The Open Group Base Specifications Issue 6
IEEE Std 1003.1, 2004 Edition
Copyright © 2001-2004 The IEEE and The Open Group, All Rights reserved.
A newer edition of this document exists here


alarm - schedule an alarm signal


#include <unistd.h>

unsigned alarm(unsigned


The alarm() function shall cause the system to generate a SIGALRM signal for the process after the number of realtime seconds specified by seconds have elapsed. Processor scheduling delays may prevent the process from handling the signal as soon as it is generated.

If seconds is 0, a pending alarm request, if any, is canceled.

Alarm requests are not stacked; only one SIGALRM generation can be scheduled in this manner. If the SIGALRM signal has not yet been generated, the call shall result in rescheduling the time at which the SIGALRM signal is generated.

[XSI] [Option Start] Interactions between alarm() and any of setitimer(), ualarm(), or usleep() are unspecified. [Option End]


If there is a previous alarm() request with time remaining, alarm() shall return a non-zero value that is the number of seconds until the previous request would have generated a SIGALRM signal. Otherwise, alarm() shall return 0.


The alarm() function is always successful, and no return value is reserved to indicate an error.

The following sections are informative.




The fork() function clears pending alarms in the child process. A new process image created by one of the exec functions inherits the time left to an alarm signal in the old process' image.

Application writers should note that the type of the argument seconds and the return value of alarm() is unsigned. That means that a Strictly Conforming POSIX System Interfaces Application cannot pass a value greater than the minimum guaranteed value for {UINT_MAX}, which the ISO C standard sets as 65535, and any application passing a larger value is restricting its portability. A different type was considered, but historical implementations, including those with a 16-bit int type, consistently use either unsigned or int.

Application writers should be aware of possible interactions when the same process uses both the alarm() and sleep() functions.


Many historical implementations (including Version 7 and System V) allow an alarm to occur up to a second early. Other implementations allow alarms up to half a second or one clock tick early or do not allow them to occur early at all. The latter is considered most appropriate, since it gives the most predictable behavior, especially since the signal can always be delayed for an indefinite amount of time due to scheduling. Applications can thus choose the seconds argument as the minimum amount of time they wish to have elapse before the signal.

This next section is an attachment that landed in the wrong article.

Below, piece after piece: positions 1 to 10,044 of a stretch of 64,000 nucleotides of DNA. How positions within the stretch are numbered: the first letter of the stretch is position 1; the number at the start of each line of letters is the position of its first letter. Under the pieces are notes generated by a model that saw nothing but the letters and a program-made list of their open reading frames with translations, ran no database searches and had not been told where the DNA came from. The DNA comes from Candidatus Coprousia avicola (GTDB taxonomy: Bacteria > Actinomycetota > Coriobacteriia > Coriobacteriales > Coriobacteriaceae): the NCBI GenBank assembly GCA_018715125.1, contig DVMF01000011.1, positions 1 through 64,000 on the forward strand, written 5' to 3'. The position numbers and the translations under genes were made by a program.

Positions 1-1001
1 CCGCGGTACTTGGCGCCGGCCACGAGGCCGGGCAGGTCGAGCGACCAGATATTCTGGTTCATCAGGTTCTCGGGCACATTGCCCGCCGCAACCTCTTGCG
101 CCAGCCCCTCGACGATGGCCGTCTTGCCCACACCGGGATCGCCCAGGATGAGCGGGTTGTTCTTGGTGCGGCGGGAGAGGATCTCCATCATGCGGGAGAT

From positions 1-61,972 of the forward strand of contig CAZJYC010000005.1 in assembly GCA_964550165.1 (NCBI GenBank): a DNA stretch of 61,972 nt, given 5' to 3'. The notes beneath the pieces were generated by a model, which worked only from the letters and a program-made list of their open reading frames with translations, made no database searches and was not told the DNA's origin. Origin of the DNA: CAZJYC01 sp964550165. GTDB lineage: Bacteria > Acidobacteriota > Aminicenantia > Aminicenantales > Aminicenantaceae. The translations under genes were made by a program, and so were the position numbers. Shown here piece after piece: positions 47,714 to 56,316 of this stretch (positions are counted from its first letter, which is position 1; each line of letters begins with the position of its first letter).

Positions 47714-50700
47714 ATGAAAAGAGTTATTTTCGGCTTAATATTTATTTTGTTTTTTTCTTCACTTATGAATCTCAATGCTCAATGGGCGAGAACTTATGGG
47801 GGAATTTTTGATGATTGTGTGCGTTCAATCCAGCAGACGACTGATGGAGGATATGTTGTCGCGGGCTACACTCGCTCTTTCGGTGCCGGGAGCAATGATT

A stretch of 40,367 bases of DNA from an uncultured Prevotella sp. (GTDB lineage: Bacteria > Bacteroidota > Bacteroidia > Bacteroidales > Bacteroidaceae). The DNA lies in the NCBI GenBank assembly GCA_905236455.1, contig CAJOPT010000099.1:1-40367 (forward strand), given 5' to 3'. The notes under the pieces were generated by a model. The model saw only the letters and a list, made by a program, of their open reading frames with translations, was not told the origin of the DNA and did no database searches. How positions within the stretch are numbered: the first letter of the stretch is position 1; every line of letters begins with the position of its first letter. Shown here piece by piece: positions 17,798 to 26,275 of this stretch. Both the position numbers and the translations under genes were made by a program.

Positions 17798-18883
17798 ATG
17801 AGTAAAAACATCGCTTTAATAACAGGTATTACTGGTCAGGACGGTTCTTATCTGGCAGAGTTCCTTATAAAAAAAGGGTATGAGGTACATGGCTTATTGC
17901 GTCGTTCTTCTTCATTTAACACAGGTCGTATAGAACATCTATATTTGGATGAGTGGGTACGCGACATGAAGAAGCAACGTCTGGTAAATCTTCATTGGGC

The term "realtime" here and elsewhere ( sleep(), times()) is intended to mean "wall clock" time as common English usage, and has nothing to do with "realtime operating systems". It is in contrast to virtual time, which could be misinterpreted if just time were used.

In some implementations, including 4.3 BSD, very large values of the seconds argument are silently rounded down to an implementation-specific maximum value. This maximum is large enough (to the order of several months) that the effect is not noticeable.

There were two possible choices for alarm generation in multi-threaded applications: generation for the calling thread or generation for the process. The first option would not have been particularly useful since the alarm state is maintained on a per-process basis and the alarm that is established by the last invocation of alarm() is the only one that would be active.

Furthermore, allowing generation of an asynchronous signal for a thread would have introduced an exception to the overall signal model. This requires a compelling reason in order to be justified.




alarm, exec(), fork(), getitimer(), pause(), sigaction(), sleep(), ualarm() , usleep(), the Base Definitions volume of IEEE Std 1003.1-2001, <signal.h>, <unistd.h>


First released in Issue 1. Derived from Issue 1 of the SVID.

Issue 6

The following new requirements on POSIX implementations derive from alignment with the Single UNIX Specification:

IEEE Std 1003.1-2001/Cor 2-2004, item XSH/TC2/D6/16 is applied, replacing "an implementation-defined maximum value" with "an implementation-specific maximum value" in the RATIONALE.

End of informative text.

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